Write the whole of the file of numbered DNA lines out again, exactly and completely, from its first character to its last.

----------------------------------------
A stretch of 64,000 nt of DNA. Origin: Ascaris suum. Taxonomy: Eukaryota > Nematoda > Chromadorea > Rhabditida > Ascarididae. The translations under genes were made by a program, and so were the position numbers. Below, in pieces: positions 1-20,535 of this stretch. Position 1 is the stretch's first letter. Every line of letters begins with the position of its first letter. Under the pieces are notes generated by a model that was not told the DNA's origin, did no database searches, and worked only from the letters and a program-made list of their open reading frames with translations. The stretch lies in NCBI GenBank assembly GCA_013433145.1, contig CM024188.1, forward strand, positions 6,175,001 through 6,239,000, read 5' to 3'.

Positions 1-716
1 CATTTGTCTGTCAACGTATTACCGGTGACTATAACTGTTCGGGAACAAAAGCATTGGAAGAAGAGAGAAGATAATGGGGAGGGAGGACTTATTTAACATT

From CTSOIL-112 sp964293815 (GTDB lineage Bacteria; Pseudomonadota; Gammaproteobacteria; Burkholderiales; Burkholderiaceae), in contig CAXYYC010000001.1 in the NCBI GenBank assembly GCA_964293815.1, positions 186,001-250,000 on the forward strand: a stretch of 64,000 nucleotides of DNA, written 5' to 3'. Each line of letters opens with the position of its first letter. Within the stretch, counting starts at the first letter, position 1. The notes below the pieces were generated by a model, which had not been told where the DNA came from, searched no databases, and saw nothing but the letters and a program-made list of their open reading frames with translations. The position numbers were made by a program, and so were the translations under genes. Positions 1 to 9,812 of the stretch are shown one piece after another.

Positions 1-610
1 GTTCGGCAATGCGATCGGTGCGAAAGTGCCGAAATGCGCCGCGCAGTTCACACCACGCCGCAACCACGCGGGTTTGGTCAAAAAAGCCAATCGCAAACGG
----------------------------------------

A stretch of 64,000 nt of DNA. Origin: Ascaris suum. Taxonomy: Eukaryota > Nematoda > Chromadorea > Rhabditida > Ascarididae. The translations under genes were made by a program, and so were the position numbers. Below, in pieces: positions 1-20,535 of this stretch. Position 1 is the stretch's first letter. Every line of letters begins with the position of its first letter. Under the pieces are notes generated by a model that was not told the DNA's origin, did no database searches, and worked only from the letters and a program-made list of their open reading frames with translations. The stretch lies in NCBI GenBank assembly GCA_013433145.1, contig CM024188.1, forward strand, positions 6,175,001 through 6,239,000, read 5' to 3'.

Positions 1-716
1 CATTTGTCTGTCAACGTATTACCGGTGACTATAACTGTTCGGGAACAAAAGCATTGGAAGAAGAGAGAAGATAATGGGGAGGGAGGACTTATTTAACATT

From CTSOIL-112 sp964293815 (GTDB lineage Bacteria; Pseudomonadota; Gammaproteobacteria; Burkholderiales; Burkholderiaceae), in contig CAXYYC010000001.1 in the NCBI GenBank assembly GCA_964293815.1, positions 186,001-250,000 on the forward strand: a stretch of 64,000 nucleotides of DNA, written 5' to 3'. Each line of letters opens with the position of its first letter. Within the stretch, counting starts at the first letter, position 1. The notes below the pieces were generated by a model, which had not been told where the DNA came from, searched no databases, and saw nothing but the letters and a program-made list of their open reading frames with translations. The position numbers were made by a program, and so were the translations under genes. Positions 1 to 9,812 of the stretch are shown one piece after another.

Positions 1-610
1 GTTCGGCAATGCGATCGGTGCGAAAGTGCCGAAATGCGCCGCGCAGTTCACACCACGCCGCAACCACGCGGGTTTGGTCAAAAAAGCCAATCGCAAACGG